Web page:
by Freddie Allen Instead of breaking the glass ceiling, Black women have increasingly started making their own. According to the Center for American Progress, an independent, nonpartisan progressive institute, Black women are the fastestgrowing group of entrepreneurs in the country. Today, women of color are the majority owners of close to onethird of all women-owned firms in the nation,Ž stated the report. Increased access to business capital … including microenterprises, venture capitalfunded firms, and crowd funding … has helped the number of women entrepreneurs grow substantially.Ž Traditional careers often come with cultural and structural roadblocks that devalue the work of women, especially Black women. Black women made 64 cents and White women made 78 cents for every dollar that White males made. Black women brought home about $600 a week compared to White women who earned a median of $722. From 1997 to 2013, the number of female-owned firms in the United States grew by 59 percent … one-and-a-half times the national average,Ž stated the report. The number of businesses owned by Black women skyrocketed by 258 percent over that time period. In 2013, more than 1.1 million Black women owned businesses. At 13 percent, Black women also hold the largest share of businesses owned by minority women. According to the CAP report, African American women are starting businesses at a rate six Continued on page 3 Volume 27 o. 33 June 19-25, 2014 Jacksonville,Florida PRSTSTD U.S. Postage PAID Jacksonville, FL Permit No. 662 50 Cents Arthritis Warning for Women Who Love Wearing High HeelsPage 7 Do RealŽ Fathers Get Enough Recognition?Page 4Businessman Accused of Swindling Black Mega Churches of Millions Arrested on Fraud ChargesPage 2 Harlem Meets Hip-Hop in Honor of J.W. Johnson, Tupac at the Ritz TheatrePage 2 50c RETUR SERVICE REQUESTED JP Morgan Accused of Predatory LendingThe city of Miami is accusing JP Morgan Chase & Co. of contributing to the housing crisis through a decade of preying on minorities through risky mortgage lending. The bank was sued last week for discriminatory practices. These include high cost loans to minorities and refusal to refinance on the same terms it extended to whites, leading to defaults and foreclosures.Ž The lawsuit claims that these acts violate the U.S. Fair Housing Act. JP Morgan spokesman Jason Lobo says the bank will fight against these accusations and that "the Miami City Attorney's claims are baseless and stand contrary to our long record of providing affordable housing to lowto moderate-income families across the region.Ž Just weeks ago, Los Angeles filed similar claims against the bank. Wells Fargo & Co., Citigroup Inc. and Bank of America Corp are also under fire from the two cities for issuing unaffordable home loans to minorities. Miami leads the country in foreclosures and the lawsuit claims that JP Morgan is partly to blame.Study Finds Black Resilience Contributes to Unemployment Rate A study conducted by Valerie Wilson of the Economic Policy Institute found that the discrepancy between Black and white unemployment is the highest it has been since 2007, and that Black resiliency is to blame. Over the past year, without fail, African-American unemployment has exceeded white unemployment by at least 200 percent. In the past two months, the Black unemployment rate was 2.2 times greater than the overall rate. Researchers say that part of the disparity is a result of AfricanAmericans being less likely to give up the search for a job than other unemployed workers.Ž Explained simply, there are more unemployed Blacks who continue to seek work, stay in the labor force and are labeled as unemployed.Ž Discouraged workersŽ arent calculated in the unemployment rate. These workers are those persons not in the labor force who want and are available for work, and who have looked for a job sometime in the prior 12 months, but were not counted as unemployed because they had not searched for work in the 4 weeks preceding the survey.Ž As of June 6, 697,000 persons were classified as discouragedŽ among the marginally attached, and in a breakdown, 7 million people were unemployed, but not counted in the work force. Overall, the countrys unemployment rate remains at 6.3 percent, the lowest it has been since 2008.Black UPS Employees File Racial Discrimination LawsuitThe Associated Press reports that eight current and former employees at UPS in Kentucky filed a racial discrimination lawsuit against the company. The men claimed to be treated poorly and that they received harsher punishments because of their race. The plaintiffs allege that, at one point, a black effigy hung outside of their managers office. As for the alleged Black effigy, the lawsuit claims that a dummy with a dark brown toboggan as its head hung in front of the managers office. According to the lawsuit, the dummy was used to show proper ladder use and was tied around the neck to keep it from falling. The men are suing for unspecified damagesŽ and their attorney, Luke Morgan, told the Associated Press that attempts were made to reconcile out of court, but UPS "has given them the runaround." Racist name calling and intimidation tactics are included on the list of offenses the men allege happened in the lawsuit. The statement that prostate cancer was called a black diseaseŽ was also cited as an incident.Trial In FAMU Hazing Case Pushed BackORLANDO, Fla. „ A judge has postponed until September the trial of five remaining defendants charged in the hazing death of a Florida A&M University drum major to allow defense attorneys more time to prepare. Judge Renee Roche agreed during a hearing Monday to delay it the trial that was set to begin next week until Sept. 22. Attorneys for three defendants asked the judge for a continuance, citing difficulty taking depositions of potential prosecution witnesses. Fifteen former band members were charged with manslaughter and hazing in the November 2011 death of Robert Champion of Decatur, Georgia. Seven accepted plea deals of community service and probation for what prosecutors called minor roles. Jessie Baskin pleaded no contest and was sentenced to a year in jail in March. Pictured left to right, Dahlia Al-Haleem, Dzestinee Q. Glenn-Bland, graduates of Ribault H.S. and Avery Chatmon, a graduate of Atlantic Coast H.S. ot present are Octavia McMillian, Raines H.S., QuaLexus Cross, Hope Christian Academy and Paris Carter Edward Waters College. The Beta Alpha Zeta Chapter of Zeta Phi Beta Sorority, Inc. awarded scholarships in the amount of $500 each to five graduating High School Seniors last weekend: Dahlia Al-Haleem and Dzestinee Q. Glenn-Bland, graduates of Ribault H.S,; Avery Chatmon a graduate of Atlantic Coast H.S. Not present to be personally congratulated were: Octavia McMillian, Raines H.S., and QuaLexus Cross, Hope Christian Academy. One deserving undergraduate at Edward Waters College Paris Carter was awarded the Eugenia Brown scholarship for excellence in academics. The Beta Alpha Zeta Chapter of Zeta Phi Beta Sorority Inc. congratulated the scholarship recipients for a job well done and encouraged the students to let their light shine on all of their future endeavors. Zetas Invest in Area Youth by Awarding Thousands in Scholarships Shown above receiving information from the Jacksonville Fire and Rescue Department is Jonathan, Francine Gallman and Ronschelle Landler. KFP photoCOJ Job Fair Helps Thousands with Career Goals, Workshops and Employment Opportunities by Lynn Jones Job candidates trekked to the Prime Osborn Convention Center to participate in Mayor Alvin Brown and Congresswoman Corrine Browns 2014 Citywide Job and Resource Fair. Over 150 employers participated in the job fair. The Job Readiness Workshop Making a Good ImpressionŽ was scheduled as early as 7:45 a.m. and filled to capacity. Other workshops included, Finding Resources/Answering Difficult Questions,Ž Dressing for Success,Ž Using Social Media,Ž From Resume, Interview to Job Offers,Ž Background/Getting Bonded,Ž Job Expectations, Understanding Paper Checks, Direct Deposit or Pay Cards,Ž and more Local Community Relations and Employment Specialists provided advice on career goals and community resources. Councilman Reggie Brown spoke to the crowd, and thanked the job seekers for coming, We appreciate you coming out to the Job Fair and the City of Jacksonville is committed to ensure that you have the resources to find a job, speak to experts and attend workshops. We want you to be successful.Ž Black Women are Taking Care of Business Senate Confirms First Openly Gay Black JudgesThe Senate made history this week with its vote to confirm Darrin Gayles to the U.S. District Court for the Southern District of Florida. Gayles, confirmed 98-0, is the nation's first openly gay AfricanAmerican man to be confirmed to the federal bench. His vote came just after the Senate confirmed Staci Yandle to the U.S. District Court for the Southern District of Illinois. She marks some milestones of her own as the first black lesbian federal judge in two decades and the second one in the nation's history. President Obama has appointed more female judges than any other president, breaking the record previously set by President Bill Clinton. He has also appointed more Hispanic judges than any other president, breaking the record previously held by President George W. Bush. Obama has also appointed more Asian-American judges than all presidents combined and has nominated 12 openly gay federal judges. Last month, the Senate confirmed the first Native American female federal judge. in the nation's history. Judge Gayles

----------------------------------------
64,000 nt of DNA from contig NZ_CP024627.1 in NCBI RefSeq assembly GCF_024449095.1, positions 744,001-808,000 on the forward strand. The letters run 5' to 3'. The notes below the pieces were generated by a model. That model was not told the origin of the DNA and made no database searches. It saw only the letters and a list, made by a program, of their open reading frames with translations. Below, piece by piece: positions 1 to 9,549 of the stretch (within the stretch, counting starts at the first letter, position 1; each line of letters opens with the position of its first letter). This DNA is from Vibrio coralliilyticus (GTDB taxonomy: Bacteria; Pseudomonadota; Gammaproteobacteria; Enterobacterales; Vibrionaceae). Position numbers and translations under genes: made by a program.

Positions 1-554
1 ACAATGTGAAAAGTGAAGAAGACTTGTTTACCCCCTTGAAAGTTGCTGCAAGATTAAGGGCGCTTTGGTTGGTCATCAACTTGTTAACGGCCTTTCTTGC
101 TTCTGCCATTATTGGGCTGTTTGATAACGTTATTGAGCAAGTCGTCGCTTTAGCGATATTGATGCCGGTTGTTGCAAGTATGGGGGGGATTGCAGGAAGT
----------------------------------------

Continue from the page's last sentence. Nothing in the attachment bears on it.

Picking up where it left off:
Ephren Taylor by Phillip Lucas ATLANTA A businessman accused of swindling churchgoers out of millions of dollars in an investment scheme was arrested Tuesday on fraud charges, federal prosecutors in Atlanta said. The arrest of Ephren Taylor II, 31, came a week after he was indicted by a federal grand jury, prosecutors said. Taylor and a co-defendant are charged with conspiracy and multiple counts each of mail fraud, wire fraud, and money laundering, according to the indictment. Taylor, former chief executive of North Carolina-based City Capital Corporation, is accused of convincing members of mostly AfricanAmerican church congregations across the U.S. to invest in small businesses „ such as juice bars and gas stations „ when prosecutors claim he really used their money to pay personal expenses. Taylor and another former City Capital executive, Wendy Jean Conner, conspired between April 2009 and October 2010 to defraud hundreds of investors out of millions of dollars, prosecutors said, adding that Taylor travelled the country presenting "Building Wealth Tour" seminars to churchgoers. Authorities say Taylor, originally of Overland Park, Kansas, told investors a portion of the company's profits would be donated to charity. Aside from pushing fraudulent small business investments, prosecutors say Taylor also convinced victims to invest in sweepstakes machines „ computers loaded with games that allow players to win cash prizes. Taylor told victims the machines would generate 300 per cent returns on their investments and were 100 per cent risk free. Taylor also convinced investors to use self-directed retirement accounts to make their investments and used victims' retirement money to pay City Capital's business expenses, personal expenses and pay returns to some investors, prosecutors said. The Securities and Exchange Commission filed a complaint in April 2012 accusing Taylor and Connor of defrauding investors out of more than $11 million. A federal judge ordered City Capital to forfeit nearly $15 million in profits, interest and civil penalties. Cathy Lerman, a Florida attorney representing some of Taylor's victims in a class action lawsuit, said she's now pursuing third-parties suspected of helping further the scheme. Lerman said she began pursuing Taylor in 2007 and was unaware the case would balloon to include victims across the country. "As a lawyer with 30 years of experience, this is the first time I've ever had to talk clients out of committing suicide," Lerman said. Dozens of clients, she said, have faced foreclosure and unexpected medical bills after losing their life savings and unwittingly destroying their families' financial stability. "The shame of that never leaves you. I don't care what happens in life, that never leaves you," Lerman said. One of Lerman's clients, Joann White, 67, of Belleville, Michigan, said that after seeing Taylor appear on television to talk about his book she invested in what she thought was a laundry service run by college students and a gas station looking to capitalize on alternative fuel sources. "I kind of just got caught up in what I heard about him and the good he was trying to do," White said. "It just sounded like a win-win situation for everybody." White said her retirement savings disappeared and her family was pushed to the brink of homelessness when there was no money to pay the mortgage. White said she was also unaware of how far-reaching the conspiracy was. Most recently Taylor was in the news for settling with several members of Bishop Eddie Longs church he had swindled. More than a dozen members of New Birth Missionary Baptist Church have managed to recoup some of their losses, originally totaling nearly $1 million, in a civil suit involving Bishop Eddie Long and the alleged Ponzi scheme mastermind Ephren Taylor. Thirteen former members of Long's Lithonia, Ga., megachurch, although neither he nor Taylor have admitted to any wrongdoing. Long had endorsed Taylor to New Birth Missionary Baptist Church congregants as his "friend" and "brother" during a financial seminar in October 2009. Taylor managed to convince members to invest nearly a million dollars into ventures that were essentially nonexistent. It was through church visits that the self-declared "social capitalist" targeted victims, according to the U.S. Securities and Exchange Commission, which filed charges against Taylor in 2012. The SEC alleges Taylor had been "running a Ponzi scheme that targeted investors in church congregations," in filed charges that included his company City Capital Corporation and its former corporate officer, Wendy Connor. Taylor, who the SEC said raised approximately $11 million dollars between 2008 and 2010, used investors' money to pay off other investors, and cover personal expenses like his company's payroll and rent. Page 2 Ms. Perrys Free Press June 19-25, 2014 WARNING! DISCRIMINATES AGAINST BLACK COMMUNITY BY DISCRIMINATING AGAINST BLACK PRESS By shopping and purchasing products from, Ashley Furniture Industries Inc. and Ashley Furniture Homestores you are sponsoring discriminatory marketing practices against your historic community institutions, THE BLACK PRESS.We, 165 African American Newspapers Nationwide are asking you not to patronize or buy products or services from outlets that fall under the corporate name of Ashley Furniture Industries Inc. By utilizing discriminatory marketing practices against African American newspapers they are, in our opinion, discriminating against us and your community in general. BLACK CONSUMER WAKE UP!Do Not PatronizeThose advertisers that dont include your Black newspapers! 350 300 250 200 150 100 0($ IN MILLIONS)WHITE OWNEDBLACK OWNEDASHLEY ADVERTISING DOLLARS SPENT IN LOCAL NEWSPAPERS OVER $350 MILLION ALMOST 1/2 BILLION$0 DOLLARS SUPPORT THE AFRICAN AMERICAN PRESS!SUPPORT THIS OUR FAIR SHARE CAMPAIGN FOR THE FUTURE OF YOUR HISTORIC BLACK NEWSPAPERS.Go to for further information. WHY BOYCOTT ASHLEY?Ashley Furniture Industries Inc. spent no measurable amount with Furniture will spend over $36 million with newspapers by the end AN OUR FAIR SHARE EDITORIAL Mastermind Arrested After Defrauding Church Members of Millions Drivers: $5,000 Sign-On Bonus!Great Pay! Consistent Freight! Great Miles on this Regional Account. Werner Enterprises:1-855-515-8447 Employment Opportunity Make sure youre talking to the right people. Speak with HUD-approved housing counselors, free of charge, at the Homeowners HOPE Hotline. IF YOURE FACING FORECLOSURE, TALK TO YOUR GRANDMA SECOND. CALL THE HOPE HOTLINE FIRST AT 888-995-HOPE. Employment Opportunity Drivers: Company & O/O's. All Drivers Paid by Mile.Loaded & Empty. o-Touch Freight. 50% Drop & Hook. 1-800-588-7911 x225 By Jason Alderman By now, most people know about the perils of identity theft, where someone steals your personal or financial account information and makes fraudulent charges or opens bogus accounts in your name. With medical identity theft, someone gains access to your health insurance or Medicare account information and uses it to submit phony insurance claims, obtain prescription drugs or medical devices, or treatment in your name. Besides its high cost, medical ID theft also can have deadly consequences: Suppose someone poses as you and gets an appendectomy; if you later entered the hospital with abdominal pain, your medical file would show that your appendix was already removed and you could be tragically misdiagnosed. Here are a few tips for avoiding medical ID fraud and steps to take if it happens: Your medical files are often full of information ID thieves crave: account numbers for Social Security, health insurance, Medicare or Medicaid, contact information, email address, etc. All it takes is one stolen employee laptop or an intercepted piece of mail or email to leave you vulnerable. Sophisticated thieves will also hack computer networks of insurance companies, pharmacies, medical equipment suppliers and others who have access to your medical records. And unfortunately, the black market for stolen information is so tempting that employees have been known to steal data. Common signs of medical identity theft include: Provider bills or insurance Explanation of Benefits (EOB) forms that reference medical services you didn't receive. (Verify all dates, providers and treatments and look for duplicate billing.) Calls from debt collectors about unfamiliar bills. Medical collection notices on your credit report. Just as you shouldn't hesitate to ask your doctor or nurse whether they washed their hands, so you should feel free to ask what security precautions their business office takes to protect your information. Here are a few preventive measures to take: Never reveal personal or account information during unsolicited calls or emails. Be suspicious if someone offers you medical equipment or services and then requests your Medicare number. Never let people borrow your Medicare or insurance card to obtain services for themselves. Not only is this illegal, but it could be disastrous if your medical histories become intermingled (think about differing allergies, blood types, etc.) Don't Fall Prey to Medical Identity Theft